This expansion in Ohio will lead to a healthier state and a work force that is ready to work.  It will improve the environment for job creation to be prepared to compete with other states.  It will not put as at a disadvantage compared to states that already cover the majority of their population such as Massachusetts and the dozens of states which will also expand coverage in the next few years.  This coupled with the focus on preventative healthcare in the law will reduce the chances that lower income people will be bankrupted by healthcare expenses that spirals out of control and often leads families to the shelters.  The local Alcohol and Mental Health Board estimates that 80,000 residents of Cuyahoga County will find insurance because of this expansion and 600,000 Ohioans. 

We will continue to monitor and keep people updated on the impact of these decisions on the local level. 

Brian Davis

Opinions reflect the individuals who sign the entry.

One Step Closer to Health Coverage for Homeless People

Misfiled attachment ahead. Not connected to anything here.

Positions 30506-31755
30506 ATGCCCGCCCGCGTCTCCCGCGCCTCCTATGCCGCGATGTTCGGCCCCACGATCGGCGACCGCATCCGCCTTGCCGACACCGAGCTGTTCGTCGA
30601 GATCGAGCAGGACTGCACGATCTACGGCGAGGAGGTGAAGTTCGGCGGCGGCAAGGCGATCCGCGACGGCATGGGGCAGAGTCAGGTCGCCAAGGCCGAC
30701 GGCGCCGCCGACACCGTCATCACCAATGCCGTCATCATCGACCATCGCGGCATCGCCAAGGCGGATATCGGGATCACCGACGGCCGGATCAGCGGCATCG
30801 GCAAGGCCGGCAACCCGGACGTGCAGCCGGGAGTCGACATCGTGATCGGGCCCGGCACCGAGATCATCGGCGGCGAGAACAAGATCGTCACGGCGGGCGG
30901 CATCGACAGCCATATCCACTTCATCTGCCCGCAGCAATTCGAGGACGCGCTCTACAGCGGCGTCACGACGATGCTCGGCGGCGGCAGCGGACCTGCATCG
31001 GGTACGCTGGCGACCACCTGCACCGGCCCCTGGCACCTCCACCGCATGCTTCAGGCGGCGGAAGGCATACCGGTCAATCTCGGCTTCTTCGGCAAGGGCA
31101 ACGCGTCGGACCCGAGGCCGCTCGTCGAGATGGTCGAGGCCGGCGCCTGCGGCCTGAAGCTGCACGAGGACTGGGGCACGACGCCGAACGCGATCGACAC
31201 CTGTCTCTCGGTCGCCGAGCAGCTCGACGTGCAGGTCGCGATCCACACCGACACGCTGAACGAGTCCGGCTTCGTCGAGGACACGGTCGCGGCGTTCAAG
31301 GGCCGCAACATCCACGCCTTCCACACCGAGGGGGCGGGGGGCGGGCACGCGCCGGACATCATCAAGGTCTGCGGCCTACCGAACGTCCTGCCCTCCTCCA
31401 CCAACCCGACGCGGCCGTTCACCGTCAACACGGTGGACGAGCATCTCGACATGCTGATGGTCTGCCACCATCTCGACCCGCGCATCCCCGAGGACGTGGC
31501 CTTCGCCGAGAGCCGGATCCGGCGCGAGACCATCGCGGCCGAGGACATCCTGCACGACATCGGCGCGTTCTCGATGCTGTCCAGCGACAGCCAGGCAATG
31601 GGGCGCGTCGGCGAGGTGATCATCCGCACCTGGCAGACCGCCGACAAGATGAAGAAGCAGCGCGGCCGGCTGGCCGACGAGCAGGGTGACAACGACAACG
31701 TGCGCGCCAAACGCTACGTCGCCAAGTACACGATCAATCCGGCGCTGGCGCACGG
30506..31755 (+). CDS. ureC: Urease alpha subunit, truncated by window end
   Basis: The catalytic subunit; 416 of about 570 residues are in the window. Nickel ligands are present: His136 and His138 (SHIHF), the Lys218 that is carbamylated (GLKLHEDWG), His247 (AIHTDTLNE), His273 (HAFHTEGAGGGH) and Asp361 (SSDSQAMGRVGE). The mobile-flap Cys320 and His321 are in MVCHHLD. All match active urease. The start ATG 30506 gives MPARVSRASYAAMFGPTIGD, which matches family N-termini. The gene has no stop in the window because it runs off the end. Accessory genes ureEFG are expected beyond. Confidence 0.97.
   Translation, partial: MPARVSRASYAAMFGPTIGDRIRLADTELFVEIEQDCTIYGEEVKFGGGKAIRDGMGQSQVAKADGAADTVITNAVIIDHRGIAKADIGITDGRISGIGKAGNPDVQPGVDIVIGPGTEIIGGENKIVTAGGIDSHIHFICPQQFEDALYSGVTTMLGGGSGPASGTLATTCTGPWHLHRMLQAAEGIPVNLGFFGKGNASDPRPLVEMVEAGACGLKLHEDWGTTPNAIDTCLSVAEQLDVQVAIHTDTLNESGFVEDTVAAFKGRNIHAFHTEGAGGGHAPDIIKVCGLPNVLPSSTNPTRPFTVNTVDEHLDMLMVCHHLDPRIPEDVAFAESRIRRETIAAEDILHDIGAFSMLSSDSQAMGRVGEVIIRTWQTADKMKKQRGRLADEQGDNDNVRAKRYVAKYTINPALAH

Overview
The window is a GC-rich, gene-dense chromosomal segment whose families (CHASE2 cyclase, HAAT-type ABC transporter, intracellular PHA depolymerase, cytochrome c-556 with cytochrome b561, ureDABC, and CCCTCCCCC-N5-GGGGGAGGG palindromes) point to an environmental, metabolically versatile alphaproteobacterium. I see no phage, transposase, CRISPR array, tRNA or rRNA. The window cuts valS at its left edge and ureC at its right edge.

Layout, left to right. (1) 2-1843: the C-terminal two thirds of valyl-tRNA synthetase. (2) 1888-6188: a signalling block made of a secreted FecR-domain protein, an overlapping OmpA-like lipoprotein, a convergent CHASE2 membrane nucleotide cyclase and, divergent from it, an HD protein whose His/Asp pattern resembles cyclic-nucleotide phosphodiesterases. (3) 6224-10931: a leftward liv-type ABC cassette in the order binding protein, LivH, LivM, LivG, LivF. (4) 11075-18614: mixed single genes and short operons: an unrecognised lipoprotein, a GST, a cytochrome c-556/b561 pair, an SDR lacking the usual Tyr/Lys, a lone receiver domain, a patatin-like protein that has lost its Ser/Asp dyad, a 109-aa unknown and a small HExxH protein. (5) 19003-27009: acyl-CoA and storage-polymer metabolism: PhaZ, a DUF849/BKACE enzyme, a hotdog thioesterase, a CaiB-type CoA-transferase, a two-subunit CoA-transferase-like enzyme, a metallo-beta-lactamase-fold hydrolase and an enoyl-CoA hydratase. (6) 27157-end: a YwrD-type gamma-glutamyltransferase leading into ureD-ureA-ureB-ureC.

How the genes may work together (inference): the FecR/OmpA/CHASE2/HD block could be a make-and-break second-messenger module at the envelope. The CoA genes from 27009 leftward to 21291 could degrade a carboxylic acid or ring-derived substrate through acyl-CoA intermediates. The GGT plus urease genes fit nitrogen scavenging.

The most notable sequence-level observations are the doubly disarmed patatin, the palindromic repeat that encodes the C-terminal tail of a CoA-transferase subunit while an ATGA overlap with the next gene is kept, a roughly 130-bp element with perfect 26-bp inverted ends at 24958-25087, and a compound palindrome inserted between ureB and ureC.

A big victory for the uninsured in America today, and a big victory for homeless people.  Our own healthcare for the homeless in Cleveland, Care Alliance, serves nearly 10,000 people per year.  88% of their clients do not have any insurance, 9% have regular medicaid, and 2% have Medicare with only 1% having private health insurance.  Today the United States Supreme Court upheld the individual mandate, which will allow thousands of homeless people in Cleveland to find a health care home in America. There will be thousands currently living in subsidized housing who will now have access to affordable health care.  This is great news.  Most in the anti-poverty movement would like to see universal single payer coverage like almost every other industrialized country in the world, but we can settle for a step closer to health care justice.